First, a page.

Differences of working at a practice in another part of the world


Hello everyone!

I'm very new here and have a specific goal. I would like to tap your minds for individual experiences, of people who have worked or studied (or both) as an architect in another country. 

I am writing a paper and would like to dig down on differences in how architectural practices operate in another country and find the fundamental differences they have with UK. Things they do improve productivity at a work place, their practices on bidding, finding and securing clients, procurement routes and things of that nature. 

I would like to see if we can implement these everyday tasks or whatever it may be, in our place of work. 

So if anyone had any experience working around the world (preferably in a non English speaking country where the RIBA and the JCT contracts are little known), I would be very grateful if you could share your knowledge with me.

Thank you

Oct 20, 21 3:23 pm

it's quite a broad question, could you be more specific?

I've worked in Chile, United States, Spain and Italy, all very different from each other, but the pieces are the same.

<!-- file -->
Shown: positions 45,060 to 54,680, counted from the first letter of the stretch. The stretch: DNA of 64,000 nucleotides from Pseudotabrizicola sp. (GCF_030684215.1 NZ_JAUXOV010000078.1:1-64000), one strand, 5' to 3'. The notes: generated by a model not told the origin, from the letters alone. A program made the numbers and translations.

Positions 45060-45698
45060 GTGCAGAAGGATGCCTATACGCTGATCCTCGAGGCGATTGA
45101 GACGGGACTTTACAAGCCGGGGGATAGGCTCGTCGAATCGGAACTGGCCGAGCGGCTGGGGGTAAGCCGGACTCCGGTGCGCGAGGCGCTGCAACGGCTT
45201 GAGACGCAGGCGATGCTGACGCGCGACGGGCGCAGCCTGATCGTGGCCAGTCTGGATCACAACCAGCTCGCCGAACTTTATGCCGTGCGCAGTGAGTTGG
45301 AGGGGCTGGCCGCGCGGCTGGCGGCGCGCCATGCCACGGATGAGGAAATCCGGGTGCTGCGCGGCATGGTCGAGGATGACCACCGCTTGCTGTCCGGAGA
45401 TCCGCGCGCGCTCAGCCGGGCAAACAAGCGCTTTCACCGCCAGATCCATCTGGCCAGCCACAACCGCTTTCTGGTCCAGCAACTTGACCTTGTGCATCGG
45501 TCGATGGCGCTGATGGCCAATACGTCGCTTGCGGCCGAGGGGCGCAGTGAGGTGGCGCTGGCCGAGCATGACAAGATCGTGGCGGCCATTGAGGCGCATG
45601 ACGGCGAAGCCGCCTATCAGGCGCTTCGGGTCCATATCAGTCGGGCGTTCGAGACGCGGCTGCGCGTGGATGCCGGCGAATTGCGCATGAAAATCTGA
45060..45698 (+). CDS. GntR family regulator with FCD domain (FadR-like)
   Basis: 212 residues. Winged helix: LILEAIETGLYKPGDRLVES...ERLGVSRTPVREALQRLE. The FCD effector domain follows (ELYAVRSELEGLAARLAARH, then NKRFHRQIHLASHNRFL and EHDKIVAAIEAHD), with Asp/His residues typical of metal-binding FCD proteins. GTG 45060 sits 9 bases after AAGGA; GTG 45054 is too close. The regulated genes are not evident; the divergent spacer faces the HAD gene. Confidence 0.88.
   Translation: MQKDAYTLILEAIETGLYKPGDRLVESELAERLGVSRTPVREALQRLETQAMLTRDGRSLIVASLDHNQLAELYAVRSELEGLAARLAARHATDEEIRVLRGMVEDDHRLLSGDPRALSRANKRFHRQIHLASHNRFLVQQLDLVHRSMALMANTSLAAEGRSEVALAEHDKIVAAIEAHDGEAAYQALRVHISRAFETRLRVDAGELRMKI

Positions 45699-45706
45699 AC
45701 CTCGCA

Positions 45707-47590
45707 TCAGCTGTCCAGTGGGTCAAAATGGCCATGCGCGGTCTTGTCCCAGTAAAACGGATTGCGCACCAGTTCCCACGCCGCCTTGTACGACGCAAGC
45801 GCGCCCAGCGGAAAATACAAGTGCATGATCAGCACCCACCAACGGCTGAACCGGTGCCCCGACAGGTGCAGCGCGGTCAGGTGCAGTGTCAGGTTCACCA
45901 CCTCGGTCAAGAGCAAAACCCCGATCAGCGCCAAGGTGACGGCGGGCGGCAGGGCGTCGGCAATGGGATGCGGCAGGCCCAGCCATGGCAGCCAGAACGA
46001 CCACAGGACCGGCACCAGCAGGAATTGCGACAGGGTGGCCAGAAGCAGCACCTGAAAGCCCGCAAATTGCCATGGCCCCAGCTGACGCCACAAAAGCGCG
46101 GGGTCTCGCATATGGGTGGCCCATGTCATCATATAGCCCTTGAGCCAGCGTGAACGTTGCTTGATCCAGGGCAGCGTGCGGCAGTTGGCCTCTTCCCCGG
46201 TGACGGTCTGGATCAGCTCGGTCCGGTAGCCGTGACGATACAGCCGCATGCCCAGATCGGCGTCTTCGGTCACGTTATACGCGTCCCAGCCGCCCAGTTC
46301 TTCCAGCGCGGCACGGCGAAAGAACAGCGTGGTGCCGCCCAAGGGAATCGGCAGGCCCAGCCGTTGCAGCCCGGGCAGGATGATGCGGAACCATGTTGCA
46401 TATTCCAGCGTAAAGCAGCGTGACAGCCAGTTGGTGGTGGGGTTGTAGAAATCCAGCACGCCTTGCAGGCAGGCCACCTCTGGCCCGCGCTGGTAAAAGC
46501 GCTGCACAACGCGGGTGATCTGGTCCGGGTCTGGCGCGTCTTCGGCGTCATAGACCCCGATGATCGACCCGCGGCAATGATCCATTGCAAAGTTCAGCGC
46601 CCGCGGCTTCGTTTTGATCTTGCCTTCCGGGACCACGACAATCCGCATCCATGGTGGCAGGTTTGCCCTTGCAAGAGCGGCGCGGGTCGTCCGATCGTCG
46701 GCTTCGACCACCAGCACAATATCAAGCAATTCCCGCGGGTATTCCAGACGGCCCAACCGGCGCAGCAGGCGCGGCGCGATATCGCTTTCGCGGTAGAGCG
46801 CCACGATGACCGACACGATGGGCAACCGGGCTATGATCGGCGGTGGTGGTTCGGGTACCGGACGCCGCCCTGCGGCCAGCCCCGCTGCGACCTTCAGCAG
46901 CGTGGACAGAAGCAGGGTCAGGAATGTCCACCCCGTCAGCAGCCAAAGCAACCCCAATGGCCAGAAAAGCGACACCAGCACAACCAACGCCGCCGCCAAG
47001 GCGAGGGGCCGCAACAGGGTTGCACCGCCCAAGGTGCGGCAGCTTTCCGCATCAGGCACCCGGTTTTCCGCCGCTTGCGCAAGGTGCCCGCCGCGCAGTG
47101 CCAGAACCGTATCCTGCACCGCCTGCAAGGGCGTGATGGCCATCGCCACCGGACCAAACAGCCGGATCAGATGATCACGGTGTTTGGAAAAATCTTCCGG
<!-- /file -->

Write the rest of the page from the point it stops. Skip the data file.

Chile and Spain are similar in practice, where architects are trained in all aspects of development, so planners, urban designers, landscape architects don't exist as separate schools. In Chile you get your license with your degree, because it's a 5 year undergrad and includes professional practice, and after that you do your final project and get licensed. In general, I'd say coming out of that school system is clearly an advantage over the United States. 

Italy is a totally different animal, there's 5 architects every 20 people and most don't work in building practice, I worked designing Fair Stands and events. L'architetto is viewed as just below god, so there's many trades that are done by other professionals, like Geometra who does anything from surveys to remodels.

The United States is weird man, lots of protectionism over the title "architect" because apparently, in this country, you can be a fake doctor and do surgeries without a degree and it killed some people, so now everybody asks you for your credentials in the street. 

Apart from these differences, procurements, bids, tenders, proposals, estimates, take-offs, rough-ins and layouts work the same. There's more material options in the US than anywhere else in the universe, and everybody else is trying to keep up with joneses.

it's long, I know.

Oct 20, 21 3:50 pm  · 

Thanks for the reply.

Chile is the one that interested me the most and the one that has the most to gain from within the western world, in my eyes. I was hoping some one would have experience there.

You described the education process quiet well. Could you elaborate a little on the "nature of the profession". Like you said, in Italy architects are highly regarded, what is the view of the profession in Chile? Are they viewed as professionals on par with lawyers and doctors?

Perhaps it would be good if I could DM you a few questions? Would be ideal.

Oct 21, 21 5:05 am  · 

sure, go ahead.

Oct 21, 21 10:52 am  · 
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